Although he won a number of awards and decorations for his service, Collins will tell you that “the best one was from the 21st Division, Vietnamese Army at Lai Khe, sometime around July 1972. It’s the top of a ration can, with a ‘ribbon’ of sorts on top, and Sharpie marks, thanking me and three other FACs for what we did at An Loc.”
When the Vietnam cease-fire occurred, Collins and his fellow servicemen came home to a disapproving public. Collins let his hair grow and attended Ohio State University College of Law while assigned to the 166th Tactical Fighter Squadron at Lockbourne/Rickenbacker Air National Guard Base.
While at Rickenbacker, he again flew the F-100 “Hun.” Collins considers his F-100 experience and his association with the 166th Tactical Fighter Squadron among the high points of his life.
Collins got an internship at the Franklin County Prosecutor’s Office, where he tried over 60 felony jury trials in just two-plus years. Good fortune hit Collins again; he met Deborah Munger, a brilliant teacher in Columbus, and they married. Today, they have two great kids and four great grandkids.
Collins needed to make a living, not just a career, so he went into private practice and learned the art of civil litigation. As time went on, Collins tried more and more civil lawsuits to verdict.
Fortune struck again for Collins. After he graduated from USAF Fighter Weapons Instructor School in 1987, he became the Night Attack Manager for Air National Guard at the Air Guard Reserve Test Center in Tucson. During this commission, Collins was a primary force in the development of night vision goggles, integrated night helmets, and infrared equipment for low altitude night attack in single-seat fighters.
Collins completed his 21-year flying career with over 4,000 hours of flight time as Pilot in Command, and a final checkout in the F-16 “Viper” jet.
He returned to the law at Slutes Sakrison, a civil trial law firm. There, he tried 11 jury trials in three years, and dozens of arbitrations. Collins learned the skills required to be a successful civil litigator and trial lawyer. He also learned the appropriate and civil way to practice law as a professional.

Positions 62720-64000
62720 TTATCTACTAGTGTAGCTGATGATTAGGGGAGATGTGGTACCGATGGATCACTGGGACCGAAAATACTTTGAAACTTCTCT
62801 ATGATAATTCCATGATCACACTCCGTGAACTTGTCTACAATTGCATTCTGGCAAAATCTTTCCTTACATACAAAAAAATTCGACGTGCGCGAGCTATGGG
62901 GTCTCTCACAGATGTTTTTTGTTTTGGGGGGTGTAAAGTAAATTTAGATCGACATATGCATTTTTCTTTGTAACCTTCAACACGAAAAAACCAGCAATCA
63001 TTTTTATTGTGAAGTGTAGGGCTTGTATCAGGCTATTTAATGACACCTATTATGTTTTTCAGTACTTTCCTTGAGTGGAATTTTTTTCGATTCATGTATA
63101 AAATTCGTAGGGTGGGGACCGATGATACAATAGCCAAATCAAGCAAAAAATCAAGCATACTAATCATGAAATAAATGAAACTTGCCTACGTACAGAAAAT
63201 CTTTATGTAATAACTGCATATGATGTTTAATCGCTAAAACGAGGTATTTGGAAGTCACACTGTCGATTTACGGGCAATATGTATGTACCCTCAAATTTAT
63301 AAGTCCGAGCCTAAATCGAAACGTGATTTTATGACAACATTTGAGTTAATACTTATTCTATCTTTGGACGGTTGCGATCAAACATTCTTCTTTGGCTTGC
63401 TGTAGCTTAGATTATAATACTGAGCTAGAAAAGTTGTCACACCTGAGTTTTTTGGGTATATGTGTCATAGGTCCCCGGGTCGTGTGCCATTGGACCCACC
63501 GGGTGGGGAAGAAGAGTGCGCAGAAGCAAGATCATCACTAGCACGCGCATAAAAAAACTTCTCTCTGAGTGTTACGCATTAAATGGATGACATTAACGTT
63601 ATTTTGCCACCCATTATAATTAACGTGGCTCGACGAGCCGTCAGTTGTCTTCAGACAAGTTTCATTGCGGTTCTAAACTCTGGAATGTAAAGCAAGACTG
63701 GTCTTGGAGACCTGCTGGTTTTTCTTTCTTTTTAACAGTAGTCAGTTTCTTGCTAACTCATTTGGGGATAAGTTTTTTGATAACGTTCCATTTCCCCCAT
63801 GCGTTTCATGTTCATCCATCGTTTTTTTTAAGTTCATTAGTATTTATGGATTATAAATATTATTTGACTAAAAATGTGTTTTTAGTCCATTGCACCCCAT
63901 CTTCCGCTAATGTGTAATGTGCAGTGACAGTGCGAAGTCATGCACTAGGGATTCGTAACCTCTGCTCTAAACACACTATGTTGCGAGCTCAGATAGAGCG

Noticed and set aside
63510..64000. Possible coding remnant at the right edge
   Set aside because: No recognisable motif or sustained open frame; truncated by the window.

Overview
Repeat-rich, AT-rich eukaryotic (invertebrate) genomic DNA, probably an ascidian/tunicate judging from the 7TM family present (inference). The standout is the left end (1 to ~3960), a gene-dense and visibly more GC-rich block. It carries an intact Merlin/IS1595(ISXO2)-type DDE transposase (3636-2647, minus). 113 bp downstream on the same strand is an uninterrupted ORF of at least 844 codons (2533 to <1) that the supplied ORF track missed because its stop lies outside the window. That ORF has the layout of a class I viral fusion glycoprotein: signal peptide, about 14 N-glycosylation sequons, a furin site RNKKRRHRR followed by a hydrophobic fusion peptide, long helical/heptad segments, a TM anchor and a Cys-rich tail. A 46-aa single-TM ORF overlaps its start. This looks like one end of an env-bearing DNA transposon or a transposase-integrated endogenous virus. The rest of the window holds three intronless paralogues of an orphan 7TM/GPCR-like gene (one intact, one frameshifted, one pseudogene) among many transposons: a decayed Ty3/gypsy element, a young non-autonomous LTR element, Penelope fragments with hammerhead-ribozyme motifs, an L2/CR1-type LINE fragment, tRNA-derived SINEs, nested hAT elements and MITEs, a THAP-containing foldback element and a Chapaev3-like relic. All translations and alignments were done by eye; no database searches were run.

Three years later, Collins joined Gust Rosenfeld P.L.C. and has been in the Tucson office since 1993.
“It has been a great ride at Gust. Supported by superior lawyers and staff, I work interactively with over 60 outstanding lawyers in every aspect of the law. We have a terrific mix of young and experienced lawyers, and we produce great results for quality clients every day, year in and year out,” said Collins.
He serves on the diversity committee at Gust, and recently wrote an article detailing the history of the Tuskegee Airmen.
Collins serves as a judge pro tem for the Arizona Superior Court. He has been recognized for insurance law and personal injury litigation in The Best Lawyers in America each year since 2009 and for Insurance Coverage in Southwest Super Lawyers. Collins was also recognized in Top Lawyers 2010, Corporate Counsel Magazine, and is AV Preeminent rated by Martindale Hubbell, representing the highest rating in legal ability and ethical standards.
Collins was once asked about the difference between trying a civil lawsuit to verdict and flying a jet fighter. He said “There is no difference. Both involve hours and hours of boredom and preparation, interspersed with seconds of sheer terror!”